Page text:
Oh, Jerusalem, Jerusalem, here is your King! He is lowly, and riding on a donkey (Zech. 9:9). He came to his city for the first time, but for him there is no welcome, only brooding silence. Asleep in his mother’s womb, he passes on, into the gathering darkness. But, Jerusalem, he will come again, once again riding upon a donkey, and you will throw your arms open in joy to receive him: “Hosanna to the son of David.” One day he will come to you, and you will rejoice and shout. But shortly thereafter, you will reject him and turn him over to a cruel cross. And yet another day he will come to you and establish in you his throne, bringing peace to all nations. In that day his dominion will stretch from sea to sea, and from the river to the ends of the earth (Zech. 9:9,10). One day and another, and another again... how his fortunes will be intertwined with your streets and walls and buildings and gardens. Oh Jerusalem, with such mixed emotions will you welcome or repulse this baby in the womb after he is grown to manhood. But not yet...

Joseph and Mary walk over the hill toward Bethlehem and disappear from view. The great city of Jerusalem — with its proud temple and prouder people — is left behind. Soon it is night.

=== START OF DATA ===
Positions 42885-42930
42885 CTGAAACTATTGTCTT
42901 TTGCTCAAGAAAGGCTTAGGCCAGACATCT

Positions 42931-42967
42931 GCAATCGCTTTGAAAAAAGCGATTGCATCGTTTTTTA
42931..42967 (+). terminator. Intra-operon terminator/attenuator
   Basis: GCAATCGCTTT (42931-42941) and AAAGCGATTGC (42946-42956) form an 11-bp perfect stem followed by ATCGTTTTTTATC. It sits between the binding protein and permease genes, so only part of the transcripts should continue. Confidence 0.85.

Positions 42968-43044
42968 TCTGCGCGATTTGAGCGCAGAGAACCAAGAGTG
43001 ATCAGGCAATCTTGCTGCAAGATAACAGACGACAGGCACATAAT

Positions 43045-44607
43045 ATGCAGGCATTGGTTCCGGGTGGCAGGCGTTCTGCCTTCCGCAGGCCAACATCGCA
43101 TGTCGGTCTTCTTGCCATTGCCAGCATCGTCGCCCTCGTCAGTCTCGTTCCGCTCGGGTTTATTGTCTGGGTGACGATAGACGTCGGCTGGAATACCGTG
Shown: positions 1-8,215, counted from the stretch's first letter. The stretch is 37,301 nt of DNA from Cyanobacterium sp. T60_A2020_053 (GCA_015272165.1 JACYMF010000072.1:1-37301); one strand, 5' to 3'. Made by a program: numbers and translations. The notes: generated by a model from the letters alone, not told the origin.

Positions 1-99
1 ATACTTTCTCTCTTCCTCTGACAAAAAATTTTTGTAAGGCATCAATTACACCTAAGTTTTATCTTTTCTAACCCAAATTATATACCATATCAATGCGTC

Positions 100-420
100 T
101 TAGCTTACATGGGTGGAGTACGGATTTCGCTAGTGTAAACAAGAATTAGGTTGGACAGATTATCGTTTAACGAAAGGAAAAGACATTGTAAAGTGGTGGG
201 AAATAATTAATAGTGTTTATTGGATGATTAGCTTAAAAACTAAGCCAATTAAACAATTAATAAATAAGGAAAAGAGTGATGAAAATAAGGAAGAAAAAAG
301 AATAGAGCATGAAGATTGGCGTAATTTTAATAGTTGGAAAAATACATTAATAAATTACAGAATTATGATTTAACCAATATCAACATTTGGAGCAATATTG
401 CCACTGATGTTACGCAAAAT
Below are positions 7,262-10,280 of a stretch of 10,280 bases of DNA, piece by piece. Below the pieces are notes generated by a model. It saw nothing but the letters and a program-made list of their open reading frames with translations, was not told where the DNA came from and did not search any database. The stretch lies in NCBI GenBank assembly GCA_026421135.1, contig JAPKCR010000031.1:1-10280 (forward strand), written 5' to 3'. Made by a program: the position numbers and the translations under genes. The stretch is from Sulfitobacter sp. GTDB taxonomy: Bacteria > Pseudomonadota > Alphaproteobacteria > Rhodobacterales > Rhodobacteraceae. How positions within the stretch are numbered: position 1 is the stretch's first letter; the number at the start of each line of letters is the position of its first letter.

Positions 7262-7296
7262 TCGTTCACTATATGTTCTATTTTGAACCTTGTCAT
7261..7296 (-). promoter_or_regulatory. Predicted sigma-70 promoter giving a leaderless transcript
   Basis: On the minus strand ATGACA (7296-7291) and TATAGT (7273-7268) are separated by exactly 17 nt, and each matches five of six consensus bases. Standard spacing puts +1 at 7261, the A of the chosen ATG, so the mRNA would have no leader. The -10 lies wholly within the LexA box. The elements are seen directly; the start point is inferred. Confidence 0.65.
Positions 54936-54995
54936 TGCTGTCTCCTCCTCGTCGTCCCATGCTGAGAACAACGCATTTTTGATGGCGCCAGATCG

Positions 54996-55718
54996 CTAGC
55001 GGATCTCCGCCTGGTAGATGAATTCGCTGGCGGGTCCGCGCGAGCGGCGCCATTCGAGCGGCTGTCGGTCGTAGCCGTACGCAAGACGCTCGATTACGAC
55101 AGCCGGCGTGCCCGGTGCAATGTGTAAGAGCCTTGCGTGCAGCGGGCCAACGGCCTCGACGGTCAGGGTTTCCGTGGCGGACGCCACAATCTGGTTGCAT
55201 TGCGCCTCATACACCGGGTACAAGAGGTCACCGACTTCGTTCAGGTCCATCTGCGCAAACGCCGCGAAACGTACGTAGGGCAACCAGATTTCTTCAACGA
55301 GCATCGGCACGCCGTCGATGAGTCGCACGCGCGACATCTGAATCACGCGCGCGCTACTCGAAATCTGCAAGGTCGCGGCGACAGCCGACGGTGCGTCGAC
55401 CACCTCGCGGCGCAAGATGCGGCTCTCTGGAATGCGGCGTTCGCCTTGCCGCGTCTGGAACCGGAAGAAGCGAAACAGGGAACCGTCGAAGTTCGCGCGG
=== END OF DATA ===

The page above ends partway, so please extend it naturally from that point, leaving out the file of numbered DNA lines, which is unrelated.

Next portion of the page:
“Her firstborn son”

It is late when they come to Bethlehem, a little town secluded on a limestone ridge about six or seven miles south of Jerusalem. Here, long years ago, the patriarch Jacob laid to rest his beloved Rachel. Here Boaz claimed Ruth of Moab as his bride. Here Samuel chose and anointed the young shepherd David. But Bethlehem (which in Hebrew means “the house of life and bread”), once a bright light in Judah, was now a spent candle, overshadowed by the nearby capital city. Bethlehem, now “little among the thousands of Judah” (Mic. 5:2), was prepared for one final glory.

“While they were there, the time came for the baby to be born” (Luke 2:6).